The process of video enhancement includes viewing images and implementing an assortment of procedures to improve image quality and clarity. Video enhancement can be carried out on a variety of video formats, but the procedures must be carefully undertaken by a professional in order to render the best possible outcome while preserving the integrity of the source material. The enhancement process should always preserve the source recording with the enhanced version created as a separate version. This assures preservation and comparison.

Preserving and Enhancing Video

While some of the primary uses for video enhancement include modifying footage shot professionally, it can also be used for clarifying images captured in a variety of formats. These include analog, magnetic-based recording media and digital images captured on hard drives, flash drives, DVDs or CDs. A professional reviews the media and then employs numerous techniques to produce the best image possible from the source material. This is done with the utmost care to preserve the integrity of the image for evidentiary purposes. Video enhancement is often performed for image analysis and clarification for presentation in courtroom proceedings. With video enhancement, details may be revealed which had been previously misconstrued or missed in the original recordings.

The Importance of Viable Video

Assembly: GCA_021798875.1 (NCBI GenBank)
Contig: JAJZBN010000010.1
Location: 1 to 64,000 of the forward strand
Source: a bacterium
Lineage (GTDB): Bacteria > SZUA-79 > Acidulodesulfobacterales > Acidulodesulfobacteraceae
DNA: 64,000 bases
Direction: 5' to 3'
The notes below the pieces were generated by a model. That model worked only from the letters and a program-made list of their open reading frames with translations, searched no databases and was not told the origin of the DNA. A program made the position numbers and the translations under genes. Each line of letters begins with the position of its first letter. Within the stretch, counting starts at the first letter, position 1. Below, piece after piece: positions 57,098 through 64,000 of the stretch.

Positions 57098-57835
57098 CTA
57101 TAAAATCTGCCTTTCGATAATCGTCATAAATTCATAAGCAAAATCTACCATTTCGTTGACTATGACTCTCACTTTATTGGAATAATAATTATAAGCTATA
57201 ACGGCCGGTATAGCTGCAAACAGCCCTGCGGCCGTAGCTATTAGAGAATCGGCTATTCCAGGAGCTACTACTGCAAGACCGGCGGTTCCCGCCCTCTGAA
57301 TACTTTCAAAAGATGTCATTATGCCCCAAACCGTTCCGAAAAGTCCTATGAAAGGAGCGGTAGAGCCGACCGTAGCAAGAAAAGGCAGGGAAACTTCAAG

With audio and video becoming omnipresent, it is a foregone conclusion that recordings will be used in more and more settings as evidence. When a viable recording of an incident exists, it can become the definitive authority on whether something truly happened. It may also be employed in recreating incidents by providing information on where objects or individuals occupied space at a given point in time.

Image processing, as with video enhancement, is intended to produce the best possible image that can be taken from the source material. It involves processing the signal from an image to produce an picture of greater clarity. This may be rendered as an actual image or as a set of parameters from the source image.

Inputs and Imaging

Nearly any type of image can be “processed”, but the term is typically applied to digital imagery. Regardless of format, there are general processing techniques, which can be used to improve an image. Producing an original image for input is known as imaging and the procedures applied for enhancement are referred to as image processing.

Image processing can be either digital or analog. Digital image processing involves applying algorithms to complete the processing of the image. Digital image processing is a sub-category of a larger field, called digital signal processing (DSP), and is more useful than analog processing for many reasons. These include allowing a wider array of algorithms to be employed for processing the data from the input. Digital image processing can also help provide a remedy for common image processing problems, including signal distortion and noise accumulation. Because the input images can be defined using more than two dimensions, digital image processing may also be employed to render a multidimensional model from a two dimensional image.

Analog image processing is less effective than its digital counterpart. There are strict limitations on analog processing which are nonexistent in digital processing. Among these are the inability to render multidimensional models and a small number of algorithms, which may be applied through analog image processing. Analog processing may also increase signal distortion and signal noise.